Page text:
On my recent visit to our partner Diocese of Kondoa in Tanzania, I saw the beginnings of a project which Bishop Given, with others, is developing to found a vocational secondary college in a place called Chemba. Kondoa is a newish diocese in a part of Tanzania not reached by the missionaries in previous centuries – it really is virgin territory for the church. The Diocese has no secondary school – they have very few schools at all.
Bishop Given is very committed to the fact that education, and particularly around vocational subjects, is key to the development of community life as well as church life in his diocese. He is also very clear that this needs to be for girls as well as boys – for girls in this rural part of Tanzania, if they get any education at all, it often ends at primary age. Bishop Given and his wife, Reverend Lilian, have a passion to see young women’s opportunities changed through education. The intention is to build the school, which could open in a year or so’s time. It will probably open with 80 students, maybe 40 boys 40 girls in the first instance. It could grow quite significantly. The intention is to bring someone from outside the diocese, who has the right experience in education to be the first Principal of the school.
Chemba is well placed, being on the north-south route from Dodoma, capital of Tanzania, up towards Arusha, near Mount Kilimanjaro – the road that will form part of the Cape to Cairo Highway. It is a village with an Anglican parish church there, linked with one of our own parishes, and the diocese already owns a good amount of land there: so a good place to put this college. There is plenty of local labour – the local villagers have already made 7500 building blocks for the college.
Some of the issues we were talking about when I was out there are around the business planning and leadership of the project. There is a diocesan steering group, chaired by an Anglican layperson who is an education civil servant. Until the final plans are done and have been passed by the local government, the full costs remain unclear. Christian Aid have become involved because they are providing support over the business planning side and Christian Aid’s regional person, who is based in Nairobi, came to visit while I was there. Eliud is a Kenyan and has all the right skills and attitudes to sit alongside the Kondoa people as they go through the various processes.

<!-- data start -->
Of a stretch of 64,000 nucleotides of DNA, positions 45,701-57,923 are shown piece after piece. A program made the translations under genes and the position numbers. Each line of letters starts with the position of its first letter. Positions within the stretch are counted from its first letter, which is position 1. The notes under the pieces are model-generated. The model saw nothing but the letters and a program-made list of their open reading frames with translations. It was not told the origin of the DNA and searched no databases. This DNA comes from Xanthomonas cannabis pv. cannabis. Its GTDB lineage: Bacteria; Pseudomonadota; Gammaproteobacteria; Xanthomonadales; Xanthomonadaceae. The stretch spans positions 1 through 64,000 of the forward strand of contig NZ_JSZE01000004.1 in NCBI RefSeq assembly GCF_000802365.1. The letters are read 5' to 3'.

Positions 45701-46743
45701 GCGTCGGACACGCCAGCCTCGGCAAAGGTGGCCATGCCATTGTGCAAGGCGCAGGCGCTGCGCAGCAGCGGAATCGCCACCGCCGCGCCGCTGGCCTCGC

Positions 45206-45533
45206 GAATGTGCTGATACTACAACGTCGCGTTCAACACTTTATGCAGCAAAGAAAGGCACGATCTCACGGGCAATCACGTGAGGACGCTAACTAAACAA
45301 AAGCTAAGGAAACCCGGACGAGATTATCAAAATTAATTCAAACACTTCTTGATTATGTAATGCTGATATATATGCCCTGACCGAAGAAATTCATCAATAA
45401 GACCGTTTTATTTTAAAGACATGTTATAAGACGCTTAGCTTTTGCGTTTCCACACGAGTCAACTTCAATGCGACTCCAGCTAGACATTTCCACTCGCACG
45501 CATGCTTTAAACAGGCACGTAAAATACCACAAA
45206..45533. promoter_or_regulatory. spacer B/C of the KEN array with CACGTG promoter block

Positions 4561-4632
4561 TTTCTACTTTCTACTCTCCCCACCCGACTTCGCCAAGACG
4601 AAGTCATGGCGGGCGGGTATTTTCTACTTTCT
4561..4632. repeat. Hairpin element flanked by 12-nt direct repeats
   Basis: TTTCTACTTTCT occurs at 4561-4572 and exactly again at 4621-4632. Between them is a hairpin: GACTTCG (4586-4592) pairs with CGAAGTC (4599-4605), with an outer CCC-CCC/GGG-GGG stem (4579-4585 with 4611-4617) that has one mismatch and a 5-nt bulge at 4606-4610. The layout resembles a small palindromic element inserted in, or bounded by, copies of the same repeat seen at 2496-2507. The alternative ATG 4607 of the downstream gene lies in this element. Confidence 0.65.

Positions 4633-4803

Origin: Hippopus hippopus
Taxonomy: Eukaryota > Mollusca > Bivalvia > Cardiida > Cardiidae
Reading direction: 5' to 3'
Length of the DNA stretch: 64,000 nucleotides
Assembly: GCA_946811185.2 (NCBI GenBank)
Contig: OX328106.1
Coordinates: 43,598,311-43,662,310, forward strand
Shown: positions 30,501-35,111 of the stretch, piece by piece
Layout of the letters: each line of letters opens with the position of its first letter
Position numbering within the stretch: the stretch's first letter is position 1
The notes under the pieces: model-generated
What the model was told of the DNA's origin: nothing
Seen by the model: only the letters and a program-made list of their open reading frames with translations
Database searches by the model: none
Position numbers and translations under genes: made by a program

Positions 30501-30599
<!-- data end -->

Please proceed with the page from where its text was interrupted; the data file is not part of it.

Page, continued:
Our part, the Diocese of Rochester’s part, is probably going to be somewhat in the background. We may well wish to offer some of the funding that is needed – while labour may be free, they need to purchase cement to make more blocks, roofing materials, electrical and plumbing materials and those kind of things. There is water underground in Chemba. African Windmill, a charity from America, have become involved here: a trial drill bore has been sunk and water for the college is there – but the well also will need funding.
As we were talking about business plans, fundraising and all the rest, because of lack of rain and failure of the harvest, people in Kondoa are facing real hardship and hunger. This project, this college, is something which, in Bishop Given’s eyes, will help people to sustain their lives better in the future. Some of the skills which will be taught will be around agriculture, horticulture, animal husbandry and nutrition, and that will help counter future shortages. Other skills such as building, carpentry and other more domestic skills will also help build sustainable communities. And, of course, a core of literacy and numeracy will be offered as well. The hope is that this project will help people in their villages to develop sustainable lifestyles. It is exciting to be alongside Bishop Given and his diocese as they take this forward.